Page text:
“When I consider the curious habits of dogs, I am compelled to conclude that man is the superior animal. When I consider the curious habits of man, I confess, my friend, I am puzzled.”
Ezra Pound's Meditatio.
Characters in the three-act play.
Rondo: 65-pound canine mutt. Surrendered to the cops in Pawnee County. Delivered to the humane society. Adopted by Better Half and me about five years ago after our dog Blackie died in my arms at the vet. (Rondo is named after a former Boston Celtics point guard.)
Sparky F: Kitten abandoned two months ago by someone or something a half-mile south of our metropolis. Better Half heard meowing on her walk with Rondo. Found and rescued same day by Better Half and me. Cuddles, plays with everything. Learning to be nice to my naked toes. The F stands for Flatulence. (Better Half hates four-letter words.)
George: Skin-and-bones gray fuzzball over by Angela's, close to the church. Curled up at the bottom of the hedge. Rondo saw him first. Eyes mattered shut. Grass-burr embedded under his chin. Snot coming out his nose. He'd been wandering the street for a couple days, we were told. Maybe 3 weeks old, 10 ounces by the kitchen scale. Nobody we asked wanted him. Better Half said, “Well, you name him then.”
Today, as I write, George is at the vet in Plainville. We're hoping he survives.*
Could be that watching the new public television series on the Vietnam War inspired — if that's the right word — the column today. Dunno. As I watched the so-human organized inhumanity — which not incidentally, rhymes with insanity — I was reminded of Ezra Pound's little poem above.
I was reminded of the horror of war, where youngsters are carefully trained to put aside all those “do unto others as you would have them do unto you” and do what they're told to kill people they've never met.
Other than humans (supposedly the superior work of God) only ants and chimpanzees organize to wage war against others of their species. And, when you think about it, maybe some humans are just chimps with less hair. More than a few attend official religious meeting rooms faithfully.
It made me think of another satirical quote pinned to my bulletin board, this one from the French enlightenment philosopher Voltaire, writing centuries ago: “I know I am among civilized men because they are fighting so savagely.”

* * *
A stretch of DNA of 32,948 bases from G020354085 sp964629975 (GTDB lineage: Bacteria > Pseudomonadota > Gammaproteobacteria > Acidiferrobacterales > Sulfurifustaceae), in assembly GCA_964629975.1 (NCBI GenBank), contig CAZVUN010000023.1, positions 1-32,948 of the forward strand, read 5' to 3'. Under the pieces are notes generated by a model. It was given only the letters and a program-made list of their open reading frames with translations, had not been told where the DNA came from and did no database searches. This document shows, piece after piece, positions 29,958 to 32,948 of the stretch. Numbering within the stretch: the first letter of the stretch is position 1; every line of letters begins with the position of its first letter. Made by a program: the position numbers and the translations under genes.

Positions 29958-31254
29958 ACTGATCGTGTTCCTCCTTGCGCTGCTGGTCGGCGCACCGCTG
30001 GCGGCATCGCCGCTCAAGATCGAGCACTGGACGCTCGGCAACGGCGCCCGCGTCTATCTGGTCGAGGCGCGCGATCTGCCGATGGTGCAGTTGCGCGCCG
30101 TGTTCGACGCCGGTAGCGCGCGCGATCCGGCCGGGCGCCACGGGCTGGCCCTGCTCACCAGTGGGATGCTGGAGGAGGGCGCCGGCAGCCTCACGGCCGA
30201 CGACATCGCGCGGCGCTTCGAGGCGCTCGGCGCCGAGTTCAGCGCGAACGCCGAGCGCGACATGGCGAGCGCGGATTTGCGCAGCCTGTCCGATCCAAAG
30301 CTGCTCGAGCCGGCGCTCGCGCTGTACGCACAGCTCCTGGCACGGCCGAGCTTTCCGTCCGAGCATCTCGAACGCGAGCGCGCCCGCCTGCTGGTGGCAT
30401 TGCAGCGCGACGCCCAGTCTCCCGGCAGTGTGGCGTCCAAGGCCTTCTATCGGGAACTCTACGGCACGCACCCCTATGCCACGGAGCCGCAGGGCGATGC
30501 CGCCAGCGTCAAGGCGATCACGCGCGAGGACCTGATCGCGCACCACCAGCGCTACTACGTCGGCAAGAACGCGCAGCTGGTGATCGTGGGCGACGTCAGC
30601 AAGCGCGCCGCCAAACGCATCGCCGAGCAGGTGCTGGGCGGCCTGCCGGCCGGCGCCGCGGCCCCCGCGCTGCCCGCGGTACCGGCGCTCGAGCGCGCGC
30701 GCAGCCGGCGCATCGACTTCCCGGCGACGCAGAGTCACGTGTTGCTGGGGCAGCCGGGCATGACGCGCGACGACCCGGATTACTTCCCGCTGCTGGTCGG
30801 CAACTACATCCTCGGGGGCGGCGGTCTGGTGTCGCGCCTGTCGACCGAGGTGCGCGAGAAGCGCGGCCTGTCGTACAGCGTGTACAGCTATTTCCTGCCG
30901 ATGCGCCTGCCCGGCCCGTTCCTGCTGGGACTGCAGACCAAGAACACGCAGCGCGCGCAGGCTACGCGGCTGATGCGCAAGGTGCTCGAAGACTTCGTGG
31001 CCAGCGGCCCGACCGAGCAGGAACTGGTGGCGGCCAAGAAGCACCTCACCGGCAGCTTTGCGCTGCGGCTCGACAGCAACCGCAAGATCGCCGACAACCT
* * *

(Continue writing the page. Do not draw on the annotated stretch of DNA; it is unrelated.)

Well, maybe we should just give up and admit it: Inhumanity is genetic. The do-unto-others sermon is mostly pious poop. Maybe whoever came up with it should have his head examined. Maybe it's applicable only when convenient, where there's no territory, no valuable natural resources to gain, no opportunity to make a few more bucks at the expense of somebody or somebodies less important or insufficiently armed.
That might help to explain our species' all too common superior attitude toward other species. If they're good eating, kill 'em and eat 'em. If they're not good to eat, just shoot 'em for fun. If they're not fun to shoot, save your ammo. If they're in that category of inferior creatures some call pets and you got one you like, is cute or that you find useful to round up cattle, OK. Others you have no affection for are too much trouble. They can stray until somebody picks them up, or they die — one way or another. Only people really count. At least some of them.
Well, as for multi-colored Rondo and black and white Sparky: It's taken a little coaching of do-unto-others but the two get along amazingly well and it's not too much to say we love them all more than we do some people we know. With hard work and patience, maybe our inhumane species can become truly superior animals instead of just bragging about it. At the moment, I'm not convinced the odds are good. A frustrated Mark Twain called ours “the damned human race.”
*Just before I finished today's column, the phone rang. I had a premonition. Dr. Mack (the vet) called to say, “George didn't make it through the night.”
This afternoon, we'll pick up the lifeless little ball of gray we came to love, and see he gets a respectful burial. He was a miracle who deserved much better than he got. And we'll miss him. Better Half and I will share our tears.
We're just sad you didn't get to know George. You might have loved him, too.
Bob Hooper, a fourth-generation western Kansan, writes from his home in Bogue.